Is e-commerce widening the wealth gap in India?
Average age of ultra high networth individuals (HNIs) in India is declining and nearly 50% of them are now less than 40 years, said a latest report.
Kotak Wealth Management, a group of Kotak Mahindra, in its report titled 'Top of the Pyramid 2016' dated July 26 has said that surge in number of start-ups and good performance of the Indian economy have resulted in rise in spends by ultra HNIs community in the fiscal year 2015-16 (FY16).
As far as decline in the average age of ultra HNIs is concerned, it is primarily due to increase in younger age group coming into the category due to their higher disposable incomes which results in higher spending.
"They are also the ones who are largely responsible for bringing in concepts such as ‘experiential luxury’ into the limelight," Kotak Wealth Management said in a report.
Morover, the boom in e-commerce and technology sector have created many relatively young ultra HNIs who have sky-high aspirations and desires when it comes to luxury in their lifestyle.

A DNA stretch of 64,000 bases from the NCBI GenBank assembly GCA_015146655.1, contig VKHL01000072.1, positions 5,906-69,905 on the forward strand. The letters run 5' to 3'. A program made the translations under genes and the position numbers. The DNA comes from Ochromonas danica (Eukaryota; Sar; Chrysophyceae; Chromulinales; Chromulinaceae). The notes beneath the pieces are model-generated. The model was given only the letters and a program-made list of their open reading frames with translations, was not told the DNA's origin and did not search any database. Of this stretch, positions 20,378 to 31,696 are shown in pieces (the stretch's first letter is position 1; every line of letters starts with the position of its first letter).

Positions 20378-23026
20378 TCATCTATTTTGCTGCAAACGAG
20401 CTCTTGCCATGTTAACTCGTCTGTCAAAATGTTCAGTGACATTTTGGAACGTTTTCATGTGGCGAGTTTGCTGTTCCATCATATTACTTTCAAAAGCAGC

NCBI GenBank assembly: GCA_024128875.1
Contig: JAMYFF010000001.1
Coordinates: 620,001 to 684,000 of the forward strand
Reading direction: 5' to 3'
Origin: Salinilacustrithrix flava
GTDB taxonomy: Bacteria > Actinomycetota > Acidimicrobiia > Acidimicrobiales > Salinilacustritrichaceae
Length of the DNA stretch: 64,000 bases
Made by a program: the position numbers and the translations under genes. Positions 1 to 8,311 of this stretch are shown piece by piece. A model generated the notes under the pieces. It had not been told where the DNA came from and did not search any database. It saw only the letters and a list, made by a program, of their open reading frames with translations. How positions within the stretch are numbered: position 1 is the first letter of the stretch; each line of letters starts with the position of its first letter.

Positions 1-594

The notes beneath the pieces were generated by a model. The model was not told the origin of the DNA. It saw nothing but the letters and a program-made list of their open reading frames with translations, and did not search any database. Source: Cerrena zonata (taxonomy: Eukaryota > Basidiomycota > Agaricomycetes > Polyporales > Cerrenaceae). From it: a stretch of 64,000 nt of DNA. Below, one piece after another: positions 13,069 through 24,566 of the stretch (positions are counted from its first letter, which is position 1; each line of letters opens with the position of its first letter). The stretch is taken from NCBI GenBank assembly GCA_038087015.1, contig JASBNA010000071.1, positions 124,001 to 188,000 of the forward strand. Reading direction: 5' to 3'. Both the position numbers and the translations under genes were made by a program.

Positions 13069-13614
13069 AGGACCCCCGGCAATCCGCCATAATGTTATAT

The growth of ultra high networth individuals (HNIs) in the country has risen moderately by 7.3% to 1.47 lakh in FY16, cited the financial services company. It was 1.37 lakh in the previous fiscal.
The total wealth of ultra high networth individuals (HNIs) or those with a networth of over Rs 25 crore (Rs 250 million), grew by 5% to Rs 1.35 crore (Rs 135 trillion) during the period.
The latest report, prepared by professional services firm Ernst and Young (EY) for Kotak Wealth Management, focused on earning, spending and investing patterns of the country's ultra high networth individuals.
During FY16, ultra HNIs invested around 39% money into equities, followed by 28% in real estate, 22% in debt while alternate investment accounted for 11% in FY16. Commodities investments attracted attention of 72% of ultra HNIs in FY16.
The report has projected the number of ultra HNIs to grow 2.94 lakh with a combined networth of Rs 319 trillion by the fiscal year 2020-21 (FY21).
The growth will be driven primarily by new ultra HNIs from emerging sectors and newer avenues of investments promising higher returns.
Smaller cities will also contribute to the growth of ultra HNIs and their wealth, it said.